July 28, 2021 , by Dr Julian Northbrook

I work with high-level English learners speaking in business, work and day-to-day life. This is a very common problem.

There could be a couple of reasons why it happens.

But the biggest are:

  1. You haven’t learnt the language well and
  2. You’ve practised in comfortable situations.
  3. A third problem is that people simply don’t know what to say (i.e. their English is fine, but they don’t have anything to say).

Let’s break this down.

We tend to think of fluency as being one thing, but that’s not true.

Fluency is actually FIVE things.

They’re all happening in your brain together, and that creates the illusion of fluency.

The first of these things is what we call “encoding”.

You haven’t learnt the language well

Have you learnt the English you need, in a way that properly puts it into long-term memory where it can be found and used?

If you’re memorising random words from lists, that won’t work. You need to learn them on a deeper level, together whith the phrases, expressions and chunks they are commonly used in. There’s a detailed (and free) training here which will get you started with this kind of “deep” learning.

You’ve practised only in comfortable situations

Another one of the five elements is what we call ‘cognitive load’. And this is the most common reason your mind might “go blank”.

It’s like your computer. If you’ve got a hundred programmes running at once, they’re all going to struggle to run smoothly. Eventually, you get the blue-screen of death, and your computer shuts down. But if you close everything down and just let one program run, it’ll do so efficiently. Or, to extend the metaphor, “fluently”.

What this means is, if you’re not confident and you panic and get flustered, you’ll struggle to speak because your mind will be taken over by other things – the panic and the fear and the fight-or-flight response that comes with it.

There isn’t enough “RAM” left for speaking well.

A lot of the time this is caused by practise in easy, comfortable situations (like a conversation teacher or partner), but not enough is scary, real world situations (see here for an article and video I wrote about this).

The solution is to free up your brain as much as possible.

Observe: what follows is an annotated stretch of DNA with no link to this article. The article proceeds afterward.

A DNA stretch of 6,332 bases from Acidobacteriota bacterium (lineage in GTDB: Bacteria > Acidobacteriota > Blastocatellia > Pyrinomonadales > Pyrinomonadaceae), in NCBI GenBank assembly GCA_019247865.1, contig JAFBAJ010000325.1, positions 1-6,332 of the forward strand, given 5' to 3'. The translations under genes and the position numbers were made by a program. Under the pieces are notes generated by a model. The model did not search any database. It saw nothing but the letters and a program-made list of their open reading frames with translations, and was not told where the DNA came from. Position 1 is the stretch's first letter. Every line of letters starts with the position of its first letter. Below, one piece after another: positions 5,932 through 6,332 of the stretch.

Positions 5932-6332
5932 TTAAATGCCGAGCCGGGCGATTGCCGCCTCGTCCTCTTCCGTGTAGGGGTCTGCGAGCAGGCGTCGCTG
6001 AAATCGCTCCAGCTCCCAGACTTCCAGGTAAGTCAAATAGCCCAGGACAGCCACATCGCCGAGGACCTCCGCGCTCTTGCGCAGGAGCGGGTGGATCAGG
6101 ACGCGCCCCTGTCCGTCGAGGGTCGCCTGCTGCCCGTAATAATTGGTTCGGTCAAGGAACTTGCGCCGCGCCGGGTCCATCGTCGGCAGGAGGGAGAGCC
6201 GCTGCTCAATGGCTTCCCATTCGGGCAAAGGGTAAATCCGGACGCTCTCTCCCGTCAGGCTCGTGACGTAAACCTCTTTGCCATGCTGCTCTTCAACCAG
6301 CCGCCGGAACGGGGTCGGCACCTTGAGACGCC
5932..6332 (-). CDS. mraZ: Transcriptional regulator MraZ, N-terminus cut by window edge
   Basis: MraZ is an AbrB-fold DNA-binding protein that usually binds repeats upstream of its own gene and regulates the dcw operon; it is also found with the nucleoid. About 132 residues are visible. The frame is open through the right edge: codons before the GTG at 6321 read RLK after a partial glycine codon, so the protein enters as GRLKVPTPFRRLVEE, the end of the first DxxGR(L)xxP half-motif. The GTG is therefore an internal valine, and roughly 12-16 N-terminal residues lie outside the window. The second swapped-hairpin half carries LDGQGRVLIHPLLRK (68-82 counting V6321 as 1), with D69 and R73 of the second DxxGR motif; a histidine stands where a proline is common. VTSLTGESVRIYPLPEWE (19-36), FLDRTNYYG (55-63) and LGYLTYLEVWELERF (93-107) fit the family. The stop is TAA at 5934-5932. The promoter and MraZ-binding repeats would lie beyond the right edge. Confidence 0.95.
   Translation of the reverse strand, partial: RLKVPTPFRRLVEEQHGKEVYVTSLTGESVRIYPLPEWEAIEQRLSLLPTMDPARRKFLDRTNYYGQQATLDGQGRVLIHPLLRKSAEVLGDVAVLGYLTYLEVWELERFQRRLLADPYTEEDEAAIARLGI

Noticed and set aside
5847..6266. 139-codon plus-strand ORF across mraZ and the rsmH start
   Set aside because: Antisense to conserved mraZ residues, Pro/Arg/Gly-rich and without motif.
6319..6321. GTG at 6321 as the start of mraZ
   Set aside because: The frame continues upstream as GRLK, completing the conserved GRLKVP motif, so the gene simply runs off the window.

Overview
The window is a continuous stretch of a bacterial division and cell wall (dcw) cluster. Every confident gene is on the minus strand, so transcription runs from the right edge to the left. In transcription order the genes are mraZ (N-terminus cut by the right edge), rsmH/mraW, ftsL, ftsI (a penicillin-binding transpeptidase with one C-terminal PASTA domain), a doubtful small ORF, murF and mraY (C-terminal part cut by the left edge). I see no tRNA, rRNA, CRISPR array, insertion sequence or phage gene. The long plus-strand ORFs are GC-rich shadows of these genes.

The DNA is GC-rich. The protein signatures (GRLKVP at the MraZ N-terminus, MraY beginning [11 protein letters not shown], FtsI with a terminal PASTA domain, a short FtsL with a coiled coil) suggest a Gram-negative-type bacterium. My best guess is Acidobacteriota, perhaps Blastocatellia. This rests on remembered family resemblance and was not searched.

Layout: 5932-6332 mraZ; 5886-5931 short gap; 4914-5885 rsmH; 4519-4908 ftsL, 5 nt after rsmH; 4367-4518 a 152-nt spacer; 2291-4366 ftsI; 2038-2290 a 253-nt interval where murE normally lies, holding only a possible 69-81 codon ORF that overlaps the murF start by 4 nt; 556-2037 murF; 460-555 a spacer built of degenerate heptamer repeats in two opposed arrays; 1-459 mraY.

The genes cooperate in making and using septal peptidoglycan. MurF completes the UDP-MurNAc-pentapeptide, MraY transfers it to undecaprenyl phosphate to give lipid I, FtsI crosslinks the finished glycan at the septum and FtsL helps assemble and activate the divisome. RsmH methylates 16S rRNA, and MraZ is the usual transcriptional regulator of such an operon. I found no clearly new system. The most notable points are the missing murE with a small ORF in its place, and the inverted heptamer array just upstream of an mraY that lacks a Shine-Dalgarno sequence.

Learn English in the right way (study this free training), know WHAT to say and HOW to say it in conversation.

Then get good (and get over your fear) by using English in scary in real-world situations.

Hope that helps.

Best,
Julian Northbrook


July 16, 2021 , by Dr Julian Northbrook

Reading, writing, listening, and speaking are (in a way) connected with each other.

But if you’re asking which skill is better than the other… then you’re just asking the wrong questions.





What you should think of instead, is your goal in learning English.

Think of what you’re trying to achieve.

Because if you’re only thinking of things such as, “I need to improve my English so I should read”, then you’re really just forming bad habits which are completely counterproductive.

So rather than forming bad habits, create good habits.

Try thinking along the lines of, “Here’s a book that I want to read, it just so happens that it’s in English”. Or “Here’s a radio show or audiobook in English that I really want to listen to.” And if you do that consistently, you’ll find yourself forming the right habits over time.

And again, all these skills are connected to each other. But varying the way you use English is better than just doing any one thing.

When you’re in your focused study time and you come across the expression “push the boat out”. After some time, you watch a show on TV, and someone says, “Oh, I’m going to push the boat out today, this is going to be the best party of my life!”. And essentially, that’s the same thing… just from a different type of usage.

Now, all of that exposure, whether it’s from reading, speaking, listening is all just as good as any other. In fact, it’s even better for your memory to hear and see the same thing over and over again, in varying ways. That will actually create the strongest kind of memory for whatever it is you’re trying to learn.

So, in that sense, all your skills are kind of interconnected because they help each other so you can learn more. And the best way to learn English is still focused intensive learning and usage in relaxed settings.

If you want to improve your English more, the best place to start would be the free training I created. You’ll learn the 5 key changes my best clients make to improve their English as higher-level English learners.

Here’s the link if this interests you.

Best,
Dr Julian Northbrook